By Alan Burt Akers
The matter with being a undercover agent is you'll want to make buddies with the enemy. Dray Prescot, Earthman, who had turn into prince of Vallia, used to be the type of guy who continually stood through his associates. So in his quest to benefit the battle secrets and techniques of Hamal, empire of the aircraft-makers, Dray came across himself not just changing into comrade to a couple of its maximum warriors yet of championing the very lifetime of its cruelly appealing queen. even though Dray's devotion to his wonderful princess Delia by no means flagged, his challenge, and his lifestyles, used to be perilously balanced upon the razor-edged blades of loyalty as opposed to duty...
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Extra resources for Bladesman of Antares (Dray Prescot, Book 9)
If it's presentable, old man. ” “Of course not,” he said, revolted. “What do you take me for? She gave me two happy years, on and off, and I want to make an adequate return. ” “He's a small thing,” I said, holding up my thumb and fore-linger again. “Could he give her a perfect voice? For a time, anyway. ” Mortenson's suggestion sounded the gentlemanly thing to do. His ex-mistress sang cantatas at the local church, if that's the proper term. In those days I had quite an ear for music and would frequently go to these things (taking care to dodge the collection box, of course).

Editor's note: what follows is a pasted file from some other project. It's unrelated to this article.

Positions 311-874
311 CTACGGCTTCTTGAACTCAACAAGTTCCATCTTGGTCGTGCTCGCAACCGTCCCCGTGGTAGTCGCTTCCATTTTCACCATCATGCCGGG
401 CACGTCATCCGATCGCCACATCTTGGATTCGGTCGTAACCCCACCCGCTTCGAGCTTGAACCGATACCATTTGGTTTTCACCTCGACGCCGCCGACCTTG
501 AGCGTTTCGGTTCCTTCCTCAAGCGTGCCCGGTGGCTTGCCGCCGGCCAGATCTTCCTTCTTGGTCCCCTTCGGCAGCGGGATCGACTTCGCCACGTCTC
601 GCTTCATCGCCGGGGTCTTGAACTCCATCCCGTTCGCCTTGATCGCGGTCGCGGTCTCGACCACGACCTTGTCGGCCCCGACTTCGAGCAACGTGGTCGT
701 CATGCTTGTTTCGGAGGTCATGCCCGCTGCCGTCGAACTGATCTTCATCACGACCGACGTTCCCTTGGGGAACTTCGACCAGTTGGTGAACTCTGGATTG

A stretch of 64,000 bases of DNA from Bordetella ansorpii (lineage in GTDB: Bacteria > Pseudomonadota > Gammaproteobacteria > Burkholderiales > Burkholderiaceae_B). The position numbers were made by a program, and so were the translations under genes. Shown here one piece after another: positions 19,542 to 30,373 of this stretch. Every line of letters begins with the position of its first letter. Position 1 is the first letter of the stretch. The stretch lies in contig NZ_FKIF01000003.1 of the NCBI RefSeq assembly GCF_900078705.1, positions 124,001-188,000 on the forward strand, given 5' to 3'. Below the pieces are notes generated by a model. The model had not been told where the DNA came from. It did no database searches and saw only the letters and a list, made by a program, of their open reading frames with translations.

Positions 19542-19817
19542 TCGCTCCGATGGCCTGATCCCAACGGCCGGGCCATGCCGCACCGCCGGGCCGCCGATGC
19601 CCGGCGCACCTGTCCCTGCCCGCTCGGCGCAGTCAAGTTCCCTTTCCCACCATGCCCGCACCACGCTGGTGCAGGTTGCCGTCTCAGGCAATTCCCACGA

I said, and held out my hand for it, but he made no move to give it to me. “You'll want more copies,” he said. “No, I won't,” I said, looking over his shoulder. It was a remarkably clear photograph in brilliant color. Kevin O'Donnell was smiling, though I didn't remember such a smile at the time I snapped it. He seemed good-looking and cheerful, but I was rather indifferent to that. Perhaps a woman might observe more, or a man like my photographer friend — who, as it happened, did not have my firm grasp on masculinity — might do so.
Now when you tell a story, old man, the air of disbelief that descends upon the room is thick enough to cut with a chain saw, but it's not that way with me. There's nothing like a reputation for probity and an air of honest directness. His eyes glittered as I told him. He said could he arrange to give her something that I would ask for. “If it's presentable, old man. ” “Of course not,” he said, revolted. “What do you take me for? She gave me two happy years, on and off, and I want to make an adequate return.
Bladesman of Antares (Dray Prescot, Book 9) by Alan Burt Akers